The charge, a misdemeanor, stemmed from a June 15 incident in which Petr Novotny, a member of the school's track team, reported his $35 scooter helmet being stolen. UGA chief of police Jimmy Williamson said Friday that "within a day or two" the helmet was located in Ogletree's possession.
Ogletree, a Newnan native, turned himself in to the Clarke County jail at 2:07 p.m. He posted a $1,500 bail and was released at 4:51 p.m.
"Certainly it's an unfortunate sequence of events." Richt said in a statement. "I'm disappointed in the situation and will continue to gather information as the case is processed through the proper legal channels. In the meantime, Alec is still responsible for a poor decision and will serve a minimum one game suspension as a result." Ogletree was one of the few true freshmen who was expected to receive playing time in today's season opener against Louisiana-Lafayette. Instead he became the third current player to be forced to sit out due to an arrest.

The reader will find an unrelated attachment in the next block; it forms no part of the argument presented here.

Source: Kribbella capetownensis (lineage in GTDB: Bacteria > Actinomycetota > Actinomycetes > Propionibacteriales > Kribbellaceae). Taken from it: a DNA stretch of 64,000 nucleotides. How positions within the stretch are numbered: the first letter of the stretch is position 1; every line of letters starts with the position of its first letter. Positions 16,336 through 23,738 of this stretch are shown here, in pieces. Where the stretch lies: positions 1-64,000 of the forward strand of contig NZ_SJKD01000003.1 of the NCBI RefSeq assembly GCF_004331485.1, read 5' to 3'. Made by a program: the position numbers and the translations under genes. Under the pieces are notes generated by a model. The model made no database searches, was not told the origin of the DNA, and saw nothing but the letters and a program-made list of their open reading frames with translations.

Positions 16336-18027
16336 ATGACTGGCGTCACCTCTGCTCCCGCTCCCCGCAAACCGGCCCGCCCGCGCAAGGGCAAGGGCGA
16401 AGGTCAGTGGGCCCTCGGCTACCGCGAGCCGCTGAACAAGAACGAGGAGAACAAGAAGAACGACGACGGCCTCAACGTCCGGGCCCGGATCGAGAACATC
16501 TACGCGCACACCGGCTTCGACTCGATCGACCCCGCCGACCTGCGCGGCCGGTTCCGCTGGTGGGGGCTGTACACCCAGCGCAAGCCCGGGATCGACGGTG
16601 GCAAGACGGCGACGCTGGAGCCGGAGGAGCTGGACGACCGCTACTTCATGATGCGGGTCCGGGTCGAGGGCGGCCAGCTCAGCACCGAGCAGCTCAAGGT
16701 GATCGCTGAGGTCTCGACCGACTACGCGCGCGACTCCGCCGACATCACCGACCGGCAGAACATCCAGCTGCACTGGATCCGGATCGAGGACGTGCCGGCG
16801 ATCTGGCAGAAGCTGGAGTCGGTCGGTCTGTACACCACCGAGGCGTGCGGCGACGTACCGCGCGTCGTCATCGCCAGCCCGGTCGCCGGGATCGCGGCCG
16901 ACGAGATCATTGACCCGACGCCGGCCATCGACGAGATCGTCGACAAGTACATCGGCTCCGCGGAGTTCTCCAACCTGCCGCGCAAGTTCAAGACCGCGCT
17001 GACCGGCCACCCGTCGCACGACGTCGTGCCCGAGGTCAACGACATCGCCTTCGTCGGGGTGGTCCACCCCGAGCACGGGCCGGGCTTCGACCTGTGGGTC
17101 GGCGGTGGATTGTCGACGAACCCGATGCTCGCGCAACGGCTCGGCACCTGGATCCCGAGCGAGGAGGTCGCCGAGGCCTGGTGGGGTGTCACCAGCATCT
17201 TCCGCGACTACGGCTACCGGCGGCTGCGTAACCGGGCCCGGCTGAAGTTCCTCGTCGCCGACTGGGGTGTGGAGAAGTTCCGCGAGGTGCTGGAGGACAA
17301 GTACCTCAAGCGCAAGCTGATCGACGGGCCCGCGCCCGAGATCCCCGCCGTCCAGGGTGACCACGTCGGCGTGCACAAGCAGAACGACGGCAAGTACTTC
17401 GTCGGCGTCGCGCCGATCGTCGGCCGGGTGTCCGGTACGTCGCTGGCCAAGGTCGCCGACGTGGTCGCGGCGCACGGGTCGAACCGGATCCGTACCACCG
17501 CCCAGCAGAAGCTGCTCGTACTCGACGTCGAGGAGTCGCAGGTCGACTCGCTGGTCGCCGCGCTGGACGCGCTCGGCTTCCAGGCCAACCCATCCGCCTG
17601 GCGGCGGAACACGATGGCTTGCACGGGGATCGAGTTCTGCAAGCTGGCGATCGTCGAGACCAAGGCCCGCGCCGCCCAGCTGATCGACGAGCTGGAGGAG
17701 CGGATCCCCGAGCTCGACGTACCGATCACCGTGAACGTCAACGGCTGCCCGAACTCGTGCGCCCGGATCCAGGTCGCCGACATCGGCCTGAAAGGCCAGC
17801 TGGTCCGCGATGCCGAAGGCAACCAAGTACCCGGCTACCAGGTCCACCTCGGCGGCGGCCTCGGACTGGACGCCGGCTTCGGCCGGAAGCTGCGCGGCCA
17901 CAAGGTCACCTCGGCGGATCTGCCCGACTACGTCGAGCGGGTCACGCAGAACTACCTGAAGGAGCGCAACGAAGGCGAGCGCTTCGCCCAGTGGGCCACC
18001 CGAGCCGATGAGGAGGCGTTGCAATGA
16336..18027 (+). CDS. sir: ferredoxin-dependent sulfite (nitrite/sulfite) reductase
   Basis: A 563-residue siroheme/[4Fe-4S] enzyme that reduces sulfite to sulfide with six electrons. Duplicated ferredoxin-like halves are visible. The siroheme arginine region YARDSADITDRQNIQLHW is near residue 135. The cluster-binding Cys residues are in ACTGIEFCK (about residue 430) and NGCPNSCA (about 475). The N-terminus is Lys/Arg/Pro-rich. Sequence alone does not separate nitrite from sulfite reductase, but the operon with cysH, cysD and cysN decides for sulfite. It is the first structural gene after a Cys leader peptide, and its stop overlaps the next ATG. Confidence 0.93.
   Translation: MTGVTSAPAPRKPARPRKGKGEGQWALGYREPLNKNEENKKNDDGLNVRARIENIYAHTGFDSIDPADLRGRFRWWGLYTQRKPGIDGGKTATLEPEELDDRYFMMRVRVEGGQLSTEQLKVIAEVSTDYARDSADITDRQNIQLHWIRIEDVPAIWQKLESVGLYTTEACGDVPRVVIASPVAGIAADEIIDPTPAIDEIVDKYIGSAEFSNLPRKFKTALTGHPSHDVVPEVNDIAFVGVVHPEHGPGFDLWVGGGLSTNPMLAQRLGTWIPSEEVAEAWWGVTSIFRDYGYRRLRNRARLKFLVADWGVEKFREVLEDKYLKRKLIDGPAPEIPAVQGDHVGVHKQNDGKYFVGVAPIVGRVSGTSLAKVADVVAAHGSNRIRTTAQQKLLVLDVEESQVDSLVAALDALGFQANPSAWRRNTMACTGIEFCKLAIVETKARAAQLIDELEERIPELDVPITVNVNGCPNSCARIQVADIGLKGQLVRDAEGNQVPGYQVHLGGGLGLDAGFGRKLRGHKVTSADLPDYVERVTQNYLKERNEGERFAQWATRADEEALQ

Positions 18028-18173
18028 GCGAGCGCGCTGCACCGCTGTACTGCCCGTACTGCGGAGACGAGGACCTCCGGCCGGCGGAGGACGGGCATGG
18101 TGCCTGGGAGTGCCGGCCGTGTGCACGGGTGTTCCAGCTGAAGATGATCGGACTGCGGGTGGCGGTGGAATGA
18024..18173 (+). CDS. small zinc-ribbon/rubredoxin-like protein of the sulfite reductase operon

Tailback Washaun Ealey was arrested last week on three misdemeanors, stemming from a hit-and-run, and was also suspended a minimum of one game. Receiver Tavarres King, a projected starter, is also out today after an alcohol-related arrest in July.
McGarity said Friday that he supported Richt's call on Ogletree's suspension.
"This what occurred back in June. So you've just gotta sit back, look and see exactly what happened," McGarity said. "Mark made the right decision. So we just move forward. I'm sure these kids'll learn from their mistakes and move forward.
"There are little bumps in the road. But it's just something we've got to focus on, just continuing education. Things along those lines. Nothing that can't be corrected. We've just gotta keep working on it."
In other player news, McGarity said Georgia was still waiting to hear from the NCAA on its inquiry. It might not get official word on the agent probe, and possibly the status of star receiver A.J. Green, until kickoff today, or even later.
"It's one of those things where you're just sitting by the phone waiting, and waiting," McGarity said.
"Well, I think you always want to know," McGarity said. "But also, no one can put a time limit on the NCAA. There are a lot of things going on right now with a lot of institutions. So we're just sitting around waiting until we hear something."